3. ^ Hymon, Steve (May 7, 2006). "Sons Live Out a Dream". Los Angeles Times. Archived from the original on November 5, 2012. Retrieved February 28, 2011.
  4. ^ Roderick, Kevin (July 2002). "Power Play in East Valley". Los Angeles Magazine. Archived from the original on December 23, 2020. Retrieved February 28, 2011.
  5. ^ Benefiel, Anna K. (August 4, 1999). "Recent MIT Graduate Elected to Los Angeles City Council". The Tech. Archived from the original on December 23, 2020. Retrieved February 28, 2011.
  6. ^ Downing, Eve (Winter 2000). "Coming Home". MIT Spectrum. Archived from the original on December 23, 2020. Retrieved February 28, 2011.
  7. ^ Whitaker, Barbara (July 7, 2001). "Public Lives; A Quick Climb Up the Los Angeles Political Ladder". The New York Times. Archived from the original on December 23, 2020. Retrieved February 28, 2011.
  8. ^ Fox, Sue (July 4, 2001). "Former Engineer Rocketed to the Top". Los Angeles Times. Archived from the original on November 5, 2012. Retrieved February 28, 2011.
  9. ^ a b c d e f "Ca - Officials". www.allgov.com. Archived from the original on December 23, 2020. Retrieved November 9, 2020.
  10. ^ Shafer, Scott; Lagos, Marisa (December 23, 2020). "Political Breakdown Special: Alex Padilla is California's Next U.S. Senator". Political Breakdown. KQED. Retrieved December 23, 2020.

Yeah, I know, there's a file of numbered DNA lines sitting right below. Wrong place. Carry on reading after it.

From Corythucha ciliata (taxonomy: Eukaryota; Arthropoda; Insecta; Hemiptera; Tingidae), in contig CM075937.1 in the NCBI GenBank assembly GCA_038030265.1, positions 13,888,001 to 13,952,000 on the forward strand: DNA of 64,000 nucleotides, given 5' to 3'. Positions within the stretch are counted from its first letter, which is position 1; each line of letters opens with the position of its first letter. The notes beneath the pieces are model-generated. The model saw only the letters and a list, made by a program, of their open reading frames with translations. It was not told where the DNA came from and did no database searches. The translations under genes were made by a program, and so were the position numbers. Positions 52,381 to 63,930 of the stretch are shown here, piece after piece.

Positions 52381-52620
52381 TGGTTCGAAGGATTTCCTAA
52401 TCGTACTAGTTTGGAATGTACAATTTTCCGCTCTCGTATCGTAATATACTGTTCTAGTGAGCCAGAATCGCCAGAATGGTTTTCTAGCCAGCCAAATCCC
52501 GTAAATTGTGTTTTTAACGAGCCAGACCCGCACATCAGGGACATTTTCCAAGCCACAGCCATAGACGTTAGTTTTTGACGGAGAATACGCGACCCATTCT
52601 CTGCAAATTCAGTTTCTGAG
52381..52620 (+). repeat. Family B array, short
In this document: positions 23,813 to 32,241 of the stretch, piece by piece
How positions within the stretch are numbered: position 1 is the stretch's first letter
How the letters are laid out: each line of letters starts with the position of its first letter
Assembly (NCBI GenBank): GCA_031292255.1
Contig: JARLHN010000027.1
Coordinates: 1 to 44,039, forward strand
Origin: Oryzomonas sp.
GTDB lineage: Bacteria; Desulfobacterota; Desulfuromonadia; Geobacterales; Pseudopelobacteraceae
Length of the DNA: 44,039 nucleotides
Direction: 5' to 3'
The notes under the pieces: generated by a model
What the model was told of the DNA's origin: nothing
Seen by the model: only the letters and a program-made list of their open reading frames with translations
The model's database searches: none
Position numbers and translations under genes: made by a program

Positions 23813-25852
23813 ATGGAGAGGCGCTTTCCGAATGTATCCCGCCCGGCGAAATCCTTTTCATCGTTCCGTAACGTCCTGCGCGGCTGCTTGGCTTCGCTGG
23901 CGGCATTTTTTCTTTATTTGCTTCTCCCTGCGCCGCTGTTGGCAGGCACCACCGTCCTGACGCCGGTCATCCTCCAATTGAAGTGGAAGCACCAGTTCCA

11. ^ "Alex Padilla". Ballotpedia. Archived from the original on December 23, 2020. Retrieved November 9, 2020.
  12. ^ "About Alex Padilla :: California Secretary of State". www.sos.ca.gov. Archived from the original on December 23, 2020. Retrieved November 9, 2020.
  13. ^ Dunham, Richard (August 25, 2012). "20 Latino political rising stars of 2012". Politics Blog. San Francisco Chronicle. Archived from the original on December 23, 2020. Retrieved November 9, 2020.
  14. ^ "California to Become First State to Ban the Bag". Plastic Pollution Coalition. Archived from the original on December 23, 2020. Retrieved November 9, 2020.
  15. ^ "California Phases Out Plastic Bags, Promotes Reusables Ahead of the Biggest Grocery Shopping Day of the Year". Californians Against Waste. Archived from the original on December 23, 2020. Retrieved November 9, 2020.
  16. ^ McGreevy, Patrick (April 11, 2013). "Sen. Alex Padilla announces run for California secretary of state". Los Angeles Times. Archived from the original on December 23, 2020. Retrieved February 18, 2020.
  17. ^ Former Sen. Yee changes plea to guilty Archived August 13, 2018, at the Wayback Machine, San Francisco Chronicle, July 1, 2015.
  18. ^ a b "Statement of Vote November 4, 2014, General Election" (PDF). California Secretary of State. Archived (PDF) from the original on August 14, 2015. Retrieved December 30, 2014.
  19. ^ "How California lawmakers have tried and failed to fix the state's housing crisis". Los Angeles Times. Archived from the original on December 23, 2020. Retrieved November 9, 2020.
  20. ^ "Secretary of State Alex Padilla Responds to Presidential Election Commission Request for Personal Data of California Voters". Secretary of State of California. June 29, 2017. Archived from the original on December 23, 2020. Retrieved November 9, 2020.
  21. ^ "Secretary of State - Statewide Results". Secretary of State of California. November 6, 2018. Archived from the original on November 29, 2018. Retrieved December 11, 2018.
  22. ^ a b "Dispute Over Unofficial Ballot Boxes Continues in California". spectrumnews1.com. Archived from the original on December 23, 2020. Retrieved November 9, 2020.